Why Marco Rubio has momentum in South Carolina primary
Shifts in political thought
Gov. Nikki Haley gave Marco Rubio a lift with her endorsement, boosting a Republican message of diversity. But frontrunner Donald Trump is pulling the other way.
North Charleston, S.C.
Most of the time, political endorsements don’t matter. Except when they do.
And in South Carolina, Gov. Nikki Haley’s endorsement this week of Florida Sen. Marco Rubio for the Republican presidential nomination may be one of those times when it matters.
“There’s no question it gives him some momentum,” says Chip Felkel, a Republican strategist based in Greenville, S.C., who has not endorsed a candidate.
Governor Haley is one of the most popular governors in the country. Her coveted endorsement, issued just three days before Saturday’s primary, also set up one of the iconic images of the 2016 campaign: four young Republican leaders, three of them minorities, together on stage – the Cuban-American Senator Rubio; the Indian-American Haley; Tim Scott of South Carolina, the US Senate’s only black Republican; and Rep. Trey Gowdy of South Carolina, who is white.
“Take of picture of this, because this new group of conservatives taking over America looks like a Benetton commercial,” Haley told a crowd in Greenville Thursday.
There’s irony in that diverse image. Just as the party is eagerly trying to attract minorities, the GOP’s national and South Carolina frontrunner – Donald Trump – is furiously alienating them with rhetoric about mass deportations and banning foreign Muslims.
“South Carolina is a microcosm of the bigger struggle of the party,” says Mr. Felkel. “We have everybody – social conservatives, retirees, military families, entrepreneurs.”
Heading into Saturday’s primary, Mr. Trump leads with an average 33 percent in polls of the state’s Republicans, according to Real Clear Politics. A win here on Saturday would take him one step closer to the GOP nomination, more for the momentum it confers than for the convention delegates won. But it would settle nothing.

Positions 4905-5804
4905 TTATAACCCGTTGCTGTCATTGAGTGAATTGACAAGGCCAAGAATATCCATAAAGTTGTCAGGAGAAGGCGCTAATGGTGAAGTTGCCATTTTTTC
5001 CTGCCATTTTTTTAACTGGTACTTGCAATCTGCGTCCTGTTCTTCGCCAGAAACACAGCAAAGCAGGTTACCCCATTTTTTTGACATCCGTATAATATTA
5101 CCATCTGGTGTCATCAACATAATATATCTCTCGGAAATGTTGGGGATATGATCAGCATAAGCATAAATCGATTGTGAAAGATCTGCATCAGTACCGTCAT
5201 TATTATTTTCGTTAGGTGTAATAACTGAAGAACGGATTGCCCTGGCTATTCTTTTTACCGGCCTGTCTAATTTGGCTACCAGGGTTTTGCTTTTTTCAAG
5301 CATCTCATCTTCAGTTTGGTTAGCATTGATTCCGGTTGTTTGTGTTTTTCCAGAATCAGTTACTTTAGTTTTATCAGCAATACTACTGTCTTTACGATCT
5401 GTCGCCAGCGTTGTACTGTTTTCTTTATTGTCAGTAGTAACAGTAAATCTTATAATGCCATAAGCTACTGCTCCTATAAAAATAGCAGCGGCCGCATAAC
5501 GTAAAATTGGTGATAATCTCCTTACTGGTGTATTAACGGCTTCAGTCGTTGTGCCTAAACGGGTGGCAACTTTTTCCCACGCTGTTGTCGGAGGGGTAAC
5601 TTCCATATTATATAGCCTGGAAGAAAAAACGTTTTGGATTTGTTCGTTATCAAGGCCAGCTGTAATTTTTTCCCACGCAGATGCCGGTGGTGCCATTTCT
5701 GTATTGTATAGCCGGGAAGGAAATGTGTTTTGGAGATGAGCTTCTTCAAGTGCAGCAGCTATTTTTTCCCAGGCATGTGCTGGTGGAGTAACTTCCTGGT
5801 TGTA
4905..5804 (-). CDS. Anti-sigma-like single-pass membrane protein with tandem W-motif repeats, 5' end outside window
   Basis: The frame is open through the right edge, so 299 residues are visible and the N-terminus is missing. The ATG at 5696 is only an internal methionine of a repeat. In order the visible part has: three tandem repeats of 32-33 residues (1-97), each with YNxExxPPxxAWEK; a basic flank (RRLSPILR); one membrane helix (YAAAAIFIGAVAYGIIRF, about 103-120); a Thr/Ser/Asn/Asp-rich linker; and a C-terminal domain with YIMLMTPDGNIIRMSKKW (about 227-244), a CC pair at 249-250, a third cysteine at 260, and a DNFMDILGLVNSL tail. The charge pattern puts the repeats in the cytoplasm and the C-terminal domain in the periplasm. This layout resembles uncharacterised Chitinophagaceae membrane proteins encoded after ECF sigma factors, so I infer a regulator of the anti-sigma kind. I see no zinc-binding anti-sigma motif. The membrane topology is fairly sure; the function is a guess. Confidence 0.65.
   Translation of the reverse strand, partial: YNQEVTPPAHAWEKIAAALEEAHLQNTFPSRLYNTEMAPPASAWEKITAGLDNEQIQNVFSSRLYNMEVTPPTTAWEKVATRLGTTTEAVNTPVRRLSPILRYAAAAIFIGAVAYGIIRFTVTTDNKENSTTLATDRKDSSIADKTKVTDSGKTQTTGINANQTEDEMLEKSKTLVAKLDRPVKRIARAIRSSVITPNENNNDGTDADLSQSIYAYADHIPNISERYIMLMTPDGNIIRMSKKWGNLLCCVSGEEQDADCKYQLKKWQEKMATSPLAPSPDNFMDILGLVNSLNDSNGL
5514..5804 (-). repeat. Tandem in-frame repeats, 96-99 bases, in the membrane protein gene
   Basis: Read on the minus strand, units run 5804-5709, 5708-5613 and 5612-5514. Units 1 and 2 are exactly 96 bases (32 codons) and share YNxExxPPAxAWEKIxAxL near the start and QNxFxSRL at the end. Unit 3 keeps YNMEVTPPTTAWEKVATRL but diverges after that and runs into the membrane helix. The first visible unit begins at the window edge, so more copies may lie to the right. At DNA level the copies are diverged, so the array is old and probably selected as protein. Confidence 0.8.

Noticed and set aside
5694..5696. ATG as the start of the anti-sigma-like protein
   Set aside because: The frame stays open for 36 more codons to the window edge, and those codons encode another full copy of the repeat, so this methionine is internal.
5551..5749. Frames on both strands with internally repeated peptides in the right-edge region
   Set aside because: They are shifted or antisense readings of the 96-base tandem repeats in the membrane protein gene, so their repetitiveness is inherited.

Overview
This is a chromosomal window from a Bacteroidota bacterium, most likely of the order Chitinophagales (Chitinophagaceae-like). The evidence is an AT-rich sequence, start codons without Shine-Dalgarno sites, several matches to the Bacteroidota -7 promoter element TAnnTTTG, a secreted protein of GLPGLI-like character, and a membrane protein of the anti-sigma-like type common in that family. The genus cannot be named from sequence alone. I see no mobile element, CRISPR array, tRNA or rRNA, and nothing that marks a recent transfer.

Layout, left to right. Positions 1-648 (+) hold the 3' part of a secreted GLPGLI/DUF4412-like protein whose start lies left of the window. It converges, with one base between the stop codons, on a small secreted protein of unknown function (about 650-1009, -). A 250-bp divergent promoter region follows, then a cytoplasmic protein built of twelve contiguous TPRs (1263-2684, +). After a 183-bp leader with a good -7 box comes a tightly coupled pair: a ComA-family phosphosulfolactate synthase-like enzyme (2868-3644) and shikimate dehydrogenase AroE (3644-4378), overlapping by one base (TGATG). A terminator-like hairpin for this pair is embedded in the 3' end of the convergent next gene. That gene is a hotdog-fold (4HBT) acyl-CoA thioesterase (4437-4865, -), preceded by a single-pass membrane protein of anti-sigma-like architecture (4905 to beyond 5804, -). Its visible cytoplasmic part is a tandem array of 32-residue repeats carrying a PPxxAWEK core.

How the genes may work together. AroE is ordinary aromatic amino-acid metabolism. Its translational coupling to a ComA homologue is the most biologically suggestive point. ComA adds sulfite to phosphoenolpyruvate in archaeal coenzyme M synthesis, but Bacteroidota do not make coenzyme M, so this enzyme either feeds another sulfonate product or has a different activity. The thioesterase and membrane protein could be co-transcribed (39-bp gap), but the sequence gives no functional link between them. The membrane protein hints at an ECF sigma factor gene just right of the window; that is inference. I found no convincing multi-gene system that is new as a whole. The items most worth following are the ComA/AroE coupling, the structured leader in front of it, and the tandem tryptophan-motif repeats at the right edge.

Battle for second place
The fierce battle for second place is just as important, with Sen. Ted Cruz of Texas averaging 18 percent to Rubio’s 17 percent. Senator Cruz’s campaign is premised on doing well in the South, and centered on outreach to evangelical voters, who comprise two-thirds of the Palmetto State’s GOP electorate. If Rubio beats Cruz on Saturday, not only does Rubio beat expectations and earn a big burst of momentum, he also raises questions about Cruz’s viability.
And if Cruz is the avatar of tea-party conservatism in the 2016 race, a damaged Cruz means damaged hopes that his outsider brand of no-holds-barred conservatism can reach the Oval Office.
But Cruz is well-organized here, with a sophisticated, data-driven turnout operation and a 300-strong roster of faith leaders backing him. On Friday, he scored his own big endorsement: Rep. Mark Sanford, the state’s former governor. Congressman Sanford’s backing may help Cruz in the southern part of the state, where Sanford’s district is located. Cruz is already strong in the more-conservative upstate area.
Still, it’s Rubio with the biggest spring in his step, after he beat out fellow Floridian – former Gov. Jeb Bush – for Haley’s endorsement. Late Friday afternoon, in North Charleston, Rubio, Haley, and Senator Scott reprised their “United Colors of Benetton” moment for several hundred people in a high school gymnasium.